We've got quite a combination of topics for Wednesday’s “DaySide.” A new book is just out called, "Perfect Madness: Motherhood in the Age of Anxiety." I'm just now starting it myself, but the publicity sheet says author Judith Warner (search) is writing about being "stunned by the state of motherhood in this country. Nearly all the young mothers she met suffered from ‘a choking cocktail of guilt and anxiety and resentment and regret.’ Well-educated women living in lovely home with loving husbands and healthy children — why were they so miserable?"
Wow. Those are strong words. To all of our women viewers out there, do you feel that way? Do we have a "hyper-competitive kind of 'winner-take-all parenting'"? Have women "lost themselves"? Is there really unprecedented depression and anxiety among American moms?
Personally, I'll admit to feeling stretched pretty thin between my job and changing poopy diapers. But I'm not choking on a cocktail of guilt. However, I will be the first to say I have a GREAT job with reasonable hours. So I'm not the best litmus test for Warner's theories. I'd rather hear from you. Do you agree with this book? Judith Warner will be on “DaySide” Wednesday, so e-mail your comments to me at: email@example.com.
'm also looking into this church pastor who handed out $14,000 to invest for seven weeks. At first I thought, "What?!?" But Pastor Steve Dyer (search) passed out the money to his flock to invest, after which they are to take the money and profits back to the church — to be used in missionary work. This idea came to mind as Pastor Dyer was preaching about the Parable of the Talents — he wants to challenge people to do something creative with this money. He's been invited on the show Wednesday.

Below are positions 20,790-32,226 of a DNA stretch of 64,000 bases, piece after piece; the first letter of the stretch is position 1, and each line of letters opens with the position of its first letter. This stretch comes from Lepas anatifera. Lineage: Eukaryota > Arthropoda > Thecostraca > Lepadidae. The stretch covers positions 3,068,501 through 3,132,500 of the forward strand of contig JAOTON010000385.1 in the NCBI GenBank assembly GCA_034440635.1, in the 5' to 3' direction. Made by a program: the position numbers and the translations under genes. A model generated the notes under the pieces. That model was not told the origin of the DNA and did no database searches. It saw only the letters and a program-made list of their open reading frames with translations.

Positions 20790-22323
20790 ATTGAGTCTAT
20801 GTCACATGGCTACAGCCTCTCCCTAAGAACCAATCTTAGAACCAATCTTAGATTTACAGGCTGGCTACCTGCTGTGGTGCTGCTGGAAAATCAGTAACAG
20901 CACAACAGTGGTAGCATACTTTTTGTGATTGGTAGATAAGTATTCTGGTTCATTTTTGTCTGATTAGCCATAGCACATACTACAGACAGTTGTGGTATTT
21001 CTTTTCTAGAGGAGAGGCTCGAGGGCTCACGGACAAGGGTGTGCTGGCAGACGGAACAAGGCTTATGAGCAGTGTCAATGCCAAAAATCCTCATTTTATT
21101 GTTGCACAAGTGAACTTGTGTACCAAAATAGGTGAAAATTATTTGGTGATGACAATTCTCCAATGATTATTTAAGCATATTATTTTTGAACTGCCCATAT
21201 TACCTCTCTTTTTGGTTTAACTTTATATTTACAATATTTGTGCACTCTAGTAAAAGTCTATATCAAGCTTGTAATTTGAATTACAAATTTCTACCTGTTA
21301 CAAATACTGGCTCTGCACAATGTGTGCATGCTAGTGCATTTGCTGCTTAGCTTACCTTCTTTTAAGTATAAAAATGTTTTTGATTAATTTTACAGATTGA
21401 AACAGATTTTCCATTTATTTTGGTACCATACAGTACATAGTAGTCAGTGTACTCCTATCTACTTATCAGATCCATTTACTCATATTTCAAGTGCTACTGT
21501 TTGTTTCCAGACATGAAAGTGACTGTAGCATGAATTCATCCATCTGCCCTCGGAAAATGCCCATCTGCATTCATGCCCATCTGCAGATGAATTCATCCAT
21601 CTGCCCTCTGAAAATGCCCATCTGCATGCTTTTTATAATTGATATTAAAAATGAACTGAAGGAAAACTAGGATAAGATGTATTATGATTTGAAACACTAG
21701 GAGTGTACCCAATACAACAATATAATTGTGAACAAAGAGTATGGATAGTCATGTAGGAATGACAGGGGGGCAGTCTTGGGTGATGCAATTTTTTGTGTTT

And here's a good news story: an Army National Guardsman has returned from duty in Iraq — bringing an orphan boy with him. Capt. Scott Southworth (search) first visited an orphanage in Baghdad in 2003 on a general goodwill mission. When he got there, an 11-year old Iraqi with Cystic Fibrosis latched on to him and wouldn't go! Well, Capt. Southworth is now back home in Wisconsin with Ala'a. So many people in his state have offered help in so many ways, I couldn't resist doing this story. Scott and Ala'a will be with me on the show Wednesday.
Now, for feedback on today's “DaySide.” As for the sixth-graders who wrote nasty letters to a soldier in a class assignment, I got this email from a teacher:
Dear Linda, As a teacher, I am appalled that another teacher would let these poison pen letters be mailed to service personnel... A teacher always screens these kinds of letters, so I have to assume that the teacher agreed with the sentiments..."
— Linda Kleinschmidt, Cincinnati, OH
And as for Larry Summers' troubles at Harvard University (based on his comments about why there are fewer women in top positions in the sciences), many of you wrote in along the following theme:
Linda, Prof. Churchill of the University of Colorado makes the vilest comments about the victims of 9/11 and his colleagues treat him as a hero. His freedom of speech rights [are] defended. Yet when Mr. Summers wants to start an intellectual dialogue concerning differences in men and women, nobody defends his right to free speech...."
Sam, I personally don't think Summers should lose his job. Nor am I terribly offended by his suggestion that married women may not want to work as many hours as married men. I think that's legit. Where I do see a problem is Summers suggesting that men and women may have an "intrinsic difference in aptitude" in science. Where is there proof of this? If he doesn't have scientific research to back up his assertion, then he's shooting his mouth off and was basically walking right into a buzzsaw.
Another thing I'm wondering: What if he used a different word instead of "women" when he talked about aptitude? What if he had said "blacks?" What if he had said "Jews?" Or Hispanics? Or Catholics? Just curious.
See you on the air...
Watch "DaySide with Linda Vester" weekdays at 1 p.m. ET
Send your comments to firstname.lastname@example.org.